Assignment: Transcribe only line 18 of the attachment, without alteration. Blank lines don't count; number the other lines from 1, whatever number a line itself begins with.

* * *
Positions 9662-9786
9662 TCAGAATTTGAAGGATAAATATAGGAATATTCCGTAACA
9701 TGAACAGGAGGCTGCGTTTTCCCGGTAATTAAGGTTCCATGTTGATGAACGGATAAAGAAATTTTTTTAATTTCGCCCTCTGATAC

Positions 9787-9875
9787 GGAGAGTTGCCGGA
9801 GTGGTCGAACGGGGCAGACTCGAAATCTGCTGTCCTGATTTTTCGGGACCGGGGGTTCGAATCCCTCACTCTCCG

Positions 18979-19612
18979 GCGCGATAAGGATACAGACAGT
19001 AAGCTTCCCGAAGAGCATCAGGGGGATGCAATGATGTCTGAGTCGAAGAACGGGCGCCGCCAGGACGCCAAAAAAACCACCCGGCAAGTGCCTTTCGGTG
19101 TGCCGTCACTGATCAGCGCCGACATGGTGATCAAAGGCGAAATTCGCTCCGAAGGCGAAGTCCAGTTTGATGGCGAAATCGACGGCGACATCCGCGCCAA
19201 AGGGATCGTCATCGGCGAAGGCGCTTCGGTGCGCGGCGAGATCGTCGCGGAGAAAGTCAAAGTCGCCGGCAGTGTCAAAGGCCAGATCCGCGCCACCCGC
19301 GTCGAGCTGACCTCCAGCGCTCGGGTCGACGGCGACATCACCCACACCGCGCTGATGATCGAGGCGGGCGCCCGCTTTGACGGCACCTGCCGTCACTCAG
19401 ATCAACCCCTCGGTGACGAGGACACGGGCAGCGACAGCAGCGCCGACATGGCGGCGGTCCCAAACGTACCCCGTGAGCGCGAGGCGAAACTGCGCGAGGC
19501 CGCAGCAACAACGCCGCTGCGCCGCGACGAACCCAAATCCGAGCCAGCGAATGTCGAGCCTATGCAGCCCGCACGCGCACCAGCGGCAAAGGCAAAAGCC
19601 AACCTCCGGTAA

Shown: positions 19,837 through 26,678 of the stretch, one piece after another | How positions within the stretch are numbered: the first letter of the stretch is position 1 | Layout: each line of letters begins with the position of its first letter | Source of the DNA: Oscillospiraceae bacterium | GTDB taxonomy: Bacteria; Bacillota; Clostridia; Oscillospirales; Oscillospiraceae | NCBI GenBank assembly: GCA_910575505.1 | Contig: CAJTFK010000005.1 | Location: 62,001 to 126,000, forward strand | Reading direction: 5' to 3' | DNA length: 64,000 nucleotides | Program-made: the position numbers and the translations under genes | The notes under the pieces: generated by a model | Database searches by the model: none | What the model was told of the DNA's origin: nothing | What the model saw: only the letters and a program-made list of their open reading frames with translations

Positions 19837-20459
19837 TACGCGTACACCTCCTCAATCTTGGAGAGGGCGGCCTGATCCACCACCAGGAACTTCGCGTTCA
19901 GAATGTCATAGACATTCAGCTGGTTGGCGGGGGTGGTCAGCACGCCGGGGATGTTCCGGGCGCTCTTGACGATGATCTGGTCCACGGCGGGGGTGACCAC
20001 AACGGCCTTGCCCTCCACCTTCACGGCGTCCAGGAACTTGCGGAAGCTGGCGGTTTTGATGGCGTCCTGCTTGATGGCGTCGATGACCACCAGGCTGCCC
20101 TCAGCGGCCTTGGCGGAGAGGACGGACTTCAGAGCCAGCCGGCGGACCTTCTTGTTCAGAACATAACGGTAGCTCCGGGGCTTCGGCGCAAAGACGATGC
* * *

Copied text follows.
19837 TACGCGTACACCTCCTCAATCTTGGAGAGGGCGGCCTGATCCACCACCAGGAACTTCGCGTTCA